Friday, September 25, 2015

Friday, September 25, 2015 — DT 27779

Puzzle at a Glance
Puzzle Number in The Daily Telegraph
DT 27779
Publication Date in The Daily Telegraph
Saturday, April 18, 2015
Link to Full Review
Big Dave's Crossword Blog [DT 27779 – Hints]
Big Dave's Crossword Blog [DT 27779 – Review]
Big Dave's Crossword Blog Review Written By
Big Dave (Hints)
gnomethang (Review)
BD Rating
Difficulty - ★ / ★★ Enjoyment - ★★★
Falcon's Experience
- solved without assistance
- incorrect prior to use of puzzle solving tools
- solved with assistance from puzzle solving tools
- solved with aid of checking letters provided by puzzle solving tools
- solved but without fully parsing the clue
- unsolved or incorrect prior to visiting Big Dave's Crossword Blog
- solved with aid of checking letters provided by solutions from Big Dave's Crossword Blog
- reviewed by Falcon for Big Dave's Crossword Blog
- yet to be solved
As this was a Saturday "Prize Puzzle" in Britain, there are two entries related to it on Big Dave's Crossword Blog — the first, posted on the date of publication, contains hints for selected clues while the second is a full review issued following the entry deadline for the contest. The vast majority of reader comments will generally be found attached to the "hints" posting with a minimal number — if any — accompanying the full review.


An early 20th century British play blocked my progress today. Once my electronic assistants had helped me past that obstacle, it was clear sailing.

I invite you to leave a comment to let us know how you fared with the puzzle.

Notes on Today's Puzzle

This commentary is intended to serve as a supplement to the review of this puzzle found at Big Dave's Crossword Blog, to which a link is provided in the table above.

Primary indications (definitions) are marked with a solid underline in the clue; subsidiary indications (be they wordplay or other) are marked with a dashed underline in all-in-one (&lit.) clues, semi-all-in-one (semi-&lit.) clues and cryptic definitions. Explicit link words and phrases are enclosed in forward slashes (/link/) and implicit links are shown as double forward slashes (//). Definitions presented in blue text are for terms that appear frequently.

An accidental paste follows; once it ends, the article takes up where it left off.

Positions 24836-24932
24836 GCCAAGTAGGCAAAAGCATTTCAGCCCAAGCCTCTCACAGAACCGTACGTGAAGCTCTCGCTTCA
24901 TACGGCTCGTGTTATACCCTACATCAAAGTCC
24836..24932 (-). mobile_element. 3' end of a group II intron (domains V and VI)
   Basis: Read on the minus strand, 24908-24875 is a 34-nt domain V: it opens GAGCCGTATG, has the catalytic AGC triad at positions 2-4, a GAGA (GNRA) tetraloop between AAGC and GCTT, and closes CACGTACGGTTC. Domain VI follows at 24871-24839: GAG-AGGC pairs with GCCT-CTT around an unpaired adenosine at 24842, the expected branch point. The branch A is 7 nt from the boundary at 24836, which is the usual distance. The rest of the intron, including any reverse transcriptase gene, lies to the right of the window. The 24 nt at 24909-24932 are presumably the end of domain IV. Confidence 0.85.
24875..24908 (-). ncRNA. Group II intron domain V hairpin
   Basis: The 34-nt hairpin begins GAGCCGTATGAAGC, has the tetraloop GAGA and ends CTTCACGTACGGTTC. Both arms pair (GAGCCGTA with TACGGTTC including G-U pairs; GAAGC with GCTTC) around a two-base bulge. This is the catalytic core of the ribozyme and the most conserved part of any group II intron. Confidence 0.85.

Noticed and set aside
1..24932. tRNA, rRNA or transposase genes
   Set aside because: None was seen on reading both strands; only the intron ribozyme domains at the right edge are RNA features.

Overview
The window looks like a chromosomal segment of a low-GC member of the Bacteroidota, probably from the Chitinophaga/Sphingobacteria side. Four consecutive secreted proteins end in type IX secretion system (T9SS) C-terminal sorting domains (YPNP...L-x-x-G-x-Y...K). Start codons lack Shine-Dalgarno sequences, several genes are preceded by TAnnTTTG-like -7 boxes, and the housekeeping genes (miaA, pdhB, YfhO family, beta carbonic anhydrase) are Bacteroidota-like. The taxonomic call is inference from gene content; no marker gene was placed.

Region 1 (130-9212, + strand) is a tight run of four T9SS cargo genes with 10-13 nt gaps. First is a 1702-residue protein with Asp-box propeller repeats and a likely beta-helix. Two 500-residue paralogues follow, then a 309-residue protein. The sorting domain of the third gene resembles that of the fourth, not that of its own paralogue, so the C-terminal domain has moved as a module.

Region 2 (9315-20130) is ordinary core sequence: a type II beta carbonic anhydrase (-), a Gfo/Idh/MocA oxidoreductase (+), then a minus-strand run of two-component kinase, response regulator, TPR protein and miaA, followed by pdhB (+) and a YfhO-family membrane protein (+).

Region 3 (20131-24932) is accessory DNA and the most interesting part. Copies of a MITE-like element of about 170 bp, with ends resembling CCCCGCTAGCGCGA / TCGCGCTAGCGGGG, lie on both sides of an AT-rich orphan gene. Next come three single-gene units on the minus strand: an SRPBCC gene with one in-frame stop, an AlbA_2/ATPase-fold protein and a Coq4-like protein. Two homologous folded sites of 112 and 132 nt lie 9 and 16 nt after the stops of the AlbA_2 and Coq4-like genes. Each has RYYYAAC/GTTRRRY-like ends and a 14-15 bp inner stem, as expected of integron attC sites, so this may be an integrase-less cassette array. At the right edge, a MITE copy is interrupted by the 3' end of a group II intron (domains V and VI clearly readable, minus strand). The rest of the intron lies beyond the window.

1a   A doctor tucking into mother's // curry (6)

Madras[10] [not found in my American dictionaries] is a medium-hot curry.

5a   Marxist film /offers/ nothing before starting course (4,4)

I loved this clue. One of the last to be solved, the penny dropped with a resounding clang when it finally surrendered.

In cricket, a duck[5] is a batsman’s score of nought [zero] ⇒ he was out for a duck. This usage is similar to the North American expression goose egg[5] meaning a zero score in a game. In British puzzles, the word "duck" is frequently used to clue  the letter "O" based on the resemblance of the digit "0" to this letter. However, today's setter shows us the flip side of the coin.

Soup[10] is a a liquid food made by boiling or simmering meat, fish, vegetables, etc, usually served hot at the beginning of a meal.

Duck Soup[7] is a 1933 comedy film starring what were then billed as the "Four Marx Brothers" (Groucho, Harpo, Chico, and Zeppo). It was the last Marx Brothers film to feature Zeppo, and the last of five Marx Brothers movies released by Paramount Pictures.

While contemporaneous critics of Duck Soup felt it did not quite meet the standards of its predecessors, critical opinion has evolved and the film has since achieved the status of a classic. Duck Soup is now widely considered among critics to be a masterpiece, and the Marx Brothers' finest film.

9a   Food on board ship /for/ a horse (10)

A Lipizzaner[5] (also Lippizaner) is a horse of a fine white breed used especially in displays of dressage.

10a   Time /for/ fruit (4)

In the first definition, date[5] is used in the sense of the period of time to which an artefact or structure belongs ⇒ the church is the largest of its date.